There are some hidden assumptions when we ask the question "Which one of these records belong to my grandfather?" I'll make these explicit because we can often lead ourselves astray when we are hot on the trail of new information.
- We assume that the record set that we're looking at is complete, and that if our research subject should have had a record of this type, he must be in that database. Consider the possibility that you might be looking at the records of two other people, and neither one is your grandfather.
- We forget to check the dates of coverage in the database, and if there were a record for our research subject, it would have been made before or after these records were created.
- We don't know how common or uncommon names are, and assume that there can't be that many people with the same name in the same place.
- We assume that if we find one source, that source by itself is enough to be 'proof'.
One of the ways to get a fresh perspective is to realize that although our goal is to find information about our family members or research subjects, when we search for information, we are looking for records, not people. Crista Cowan of Ancestry.com demonstrated how this can affect our search in a recent video, Smarter Searching: Search for Records, Not People.
Once we have the record in hand, it is helpful to focus on the source itself, with no fixed notion of any person it might belong to, and analyze what it is telling us, and how accurate the information is likely to be. Elizabeth Shown Mills' QuickLesson 17: The Evidence Analysis Process Map explains the process.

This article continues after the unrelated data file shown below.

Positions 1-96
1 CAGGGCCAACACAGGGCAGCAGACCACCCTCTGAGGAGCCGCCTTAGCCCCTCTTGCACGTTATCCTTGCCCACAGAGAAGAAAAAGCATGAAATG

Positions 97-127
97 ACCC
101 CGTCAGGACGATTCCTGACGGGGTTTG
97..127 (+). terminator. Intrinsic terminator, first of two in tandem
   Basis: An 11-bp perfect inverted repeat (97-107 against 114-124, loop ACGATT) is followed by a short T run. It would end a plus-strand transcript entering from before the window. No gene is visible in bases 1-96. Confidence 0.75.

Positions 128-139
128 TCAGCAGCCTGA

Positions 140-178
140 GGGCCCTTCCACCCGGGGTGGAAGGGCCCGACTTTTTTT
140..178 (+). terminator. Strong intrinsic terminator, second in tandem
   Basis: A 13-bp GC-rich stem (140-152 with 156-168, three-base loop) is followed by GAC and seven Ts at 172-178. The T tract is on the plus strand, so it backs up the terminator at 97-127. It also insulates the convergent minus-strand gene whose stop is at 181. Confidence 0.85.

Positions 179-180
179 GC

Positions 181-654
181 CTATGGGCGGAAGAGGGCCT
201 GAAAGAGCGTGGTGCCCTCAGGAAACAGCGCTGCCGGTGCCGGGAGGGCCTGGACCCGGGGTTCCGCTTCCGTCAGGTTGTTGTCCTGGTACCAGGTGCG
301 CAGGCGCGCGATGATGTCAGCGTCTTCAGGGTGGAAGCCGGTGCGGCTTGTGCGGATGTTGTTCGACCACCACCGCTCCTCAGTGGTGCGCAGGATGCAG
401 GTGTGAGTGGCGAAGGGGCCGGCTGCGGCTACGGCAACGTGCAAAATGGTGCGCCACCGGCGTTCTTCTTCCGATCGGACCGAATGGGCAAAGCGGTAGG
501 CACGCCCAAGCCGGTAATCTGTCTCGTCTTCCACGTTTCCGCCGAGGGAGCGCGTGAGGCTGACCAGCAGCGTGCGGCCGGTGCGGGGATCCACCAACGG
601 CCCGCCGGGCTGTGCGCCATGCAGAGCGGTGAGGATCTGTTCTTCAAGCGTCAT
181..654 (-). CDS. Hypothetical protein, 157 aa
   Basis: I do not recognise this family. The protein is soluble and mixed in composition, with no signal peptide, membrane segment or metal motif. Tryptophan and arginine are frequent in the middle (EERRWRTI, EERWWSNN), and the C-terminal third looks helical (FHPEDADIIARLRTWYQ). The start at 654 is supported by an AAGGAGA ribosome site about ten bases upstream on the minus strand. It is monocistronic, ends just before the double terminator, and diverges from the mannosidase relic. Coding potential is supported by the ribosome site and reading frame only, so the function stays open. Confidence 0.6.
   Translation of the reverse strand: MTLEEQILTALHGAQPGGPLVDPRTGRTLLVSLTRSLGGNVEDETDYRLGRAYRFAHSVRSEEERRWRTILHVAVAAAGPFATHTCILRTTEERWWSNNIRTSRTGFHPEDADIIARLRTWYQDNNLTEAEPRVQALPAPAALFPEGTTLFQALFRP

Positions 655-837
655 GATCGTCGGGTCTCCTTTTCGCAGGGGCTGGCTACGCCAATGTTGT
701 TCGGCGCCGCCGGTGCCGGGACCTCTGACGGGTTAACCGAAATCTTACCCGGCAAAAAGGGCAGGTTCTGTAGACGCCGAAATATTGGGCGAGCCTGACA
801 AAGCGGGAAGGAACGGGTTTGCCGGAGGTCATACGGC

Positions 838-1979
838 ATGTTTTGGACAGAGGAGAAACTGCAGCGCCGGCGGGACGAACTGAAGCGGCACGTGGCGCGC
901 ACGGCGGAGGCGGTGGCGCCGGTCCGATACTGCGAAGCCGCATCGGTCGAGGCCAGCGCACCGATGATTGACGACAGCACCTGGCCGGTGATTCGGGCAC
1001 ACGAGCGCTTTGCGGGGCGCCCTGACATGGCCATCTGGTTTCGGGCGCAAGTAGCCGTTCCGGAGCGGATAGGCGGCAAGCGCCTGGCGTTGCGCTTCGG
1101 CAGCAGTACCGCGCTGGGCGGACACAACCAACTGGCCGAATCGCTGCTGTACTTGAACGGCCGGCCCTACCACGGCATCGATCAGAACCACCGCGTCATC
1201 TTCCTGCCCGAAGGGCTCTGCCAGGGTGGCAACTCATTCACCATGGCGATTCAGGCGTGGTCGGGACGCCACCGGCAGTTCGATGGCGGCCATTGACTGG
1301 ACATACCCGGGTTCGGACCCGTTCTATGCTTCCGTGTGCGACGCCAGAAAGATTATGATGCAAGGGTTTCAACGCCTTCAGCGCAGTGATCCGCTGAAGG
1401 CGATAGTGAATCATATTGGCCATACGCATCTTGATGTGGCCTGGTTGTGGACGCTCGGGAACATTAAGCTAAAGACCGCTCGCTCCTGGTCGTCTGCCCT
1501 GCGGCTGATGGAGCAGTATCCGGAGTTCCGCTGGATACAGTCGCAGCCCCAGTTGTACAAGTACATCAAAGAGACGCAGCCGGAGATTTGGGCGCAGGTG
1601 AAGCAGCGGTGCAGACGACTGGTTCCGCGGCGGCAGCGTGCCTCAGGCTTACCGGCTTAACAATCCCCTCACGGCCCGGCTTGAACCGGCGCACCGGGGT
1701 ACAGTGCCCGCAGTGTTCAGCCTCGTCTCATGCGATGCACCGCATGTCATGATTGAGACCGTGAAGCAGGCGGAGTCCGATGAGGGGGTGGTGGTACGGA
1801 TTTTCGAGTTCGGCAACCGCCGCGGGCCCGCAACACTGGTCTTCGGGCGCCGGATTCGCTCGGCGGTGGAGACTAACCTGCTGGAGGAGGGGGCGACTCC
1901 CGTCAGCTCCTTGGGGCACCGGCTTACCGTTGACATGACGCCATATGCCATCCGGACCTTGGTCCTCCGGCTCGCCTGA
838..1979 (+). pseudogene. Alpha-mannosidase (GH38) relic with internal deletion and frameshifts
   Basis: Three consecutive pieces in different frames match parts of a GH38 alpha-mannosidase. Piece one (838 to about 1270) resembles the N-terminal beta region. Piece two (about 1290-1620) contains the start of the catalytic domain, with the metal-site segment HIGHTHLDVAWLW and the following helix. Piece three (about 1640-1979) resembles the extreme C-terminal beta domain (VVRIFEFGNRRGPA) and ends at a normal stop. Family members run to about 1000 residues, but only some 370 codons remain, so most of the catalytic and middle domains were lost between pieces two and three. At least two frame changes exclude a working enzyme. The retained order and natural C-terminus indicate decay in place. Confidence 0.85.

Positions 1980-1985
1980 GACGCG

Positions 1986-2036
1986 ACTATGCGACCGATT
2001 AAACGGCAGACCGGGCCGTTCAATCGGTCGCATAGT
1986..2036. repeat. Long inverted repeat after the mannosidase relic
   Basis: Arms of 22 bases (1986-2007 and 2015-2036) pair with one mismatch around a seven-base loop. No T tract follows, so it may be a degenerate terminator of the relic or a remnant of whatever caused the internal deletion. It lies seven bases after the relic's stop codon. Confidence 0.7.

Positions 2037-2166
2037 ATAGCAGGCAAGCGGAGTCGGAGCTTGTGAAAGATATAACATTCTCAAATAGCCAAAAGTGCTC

There are three ways to analyze what you are looking at, and the answers to each point can be classified in three different categories, which has earned the process map the nickname of "the 3 x 3".
- We look at the source to see what type of source it is. (Original / Derivative / Authored)
- We look at the information contained in the source to see what quality of information it might be. (Primary / Secondary / Undetermined)
- We look at how well the information answers (or doesn't answer) the research question we ask. (Direct / Indirect / Negative)
Follow the link for her full explanation and a case history -- I'll quote one section because Mills' explanation is far more succinct than mine would be:
The Evaluation Process
This process — the analysis of the source, its information, and the
evidence we draw from it — is only the first step toward a conclusion.
It is a step we repeat over and again, as research progresses.
Conclusions, on the other hand, must be based on the whole body of
evidence that we assemble. In the evaluation stage, which we should
also repeat each time we make new findings, we weigh
- the quality of each source against the other;
- the credibility of each piece of information against the other; and
- the strength of each piece of evidence against the other.
We correlate details. We compare and contrast them in a search for
patterns, dissimilarities, or conflicts that could strengthen or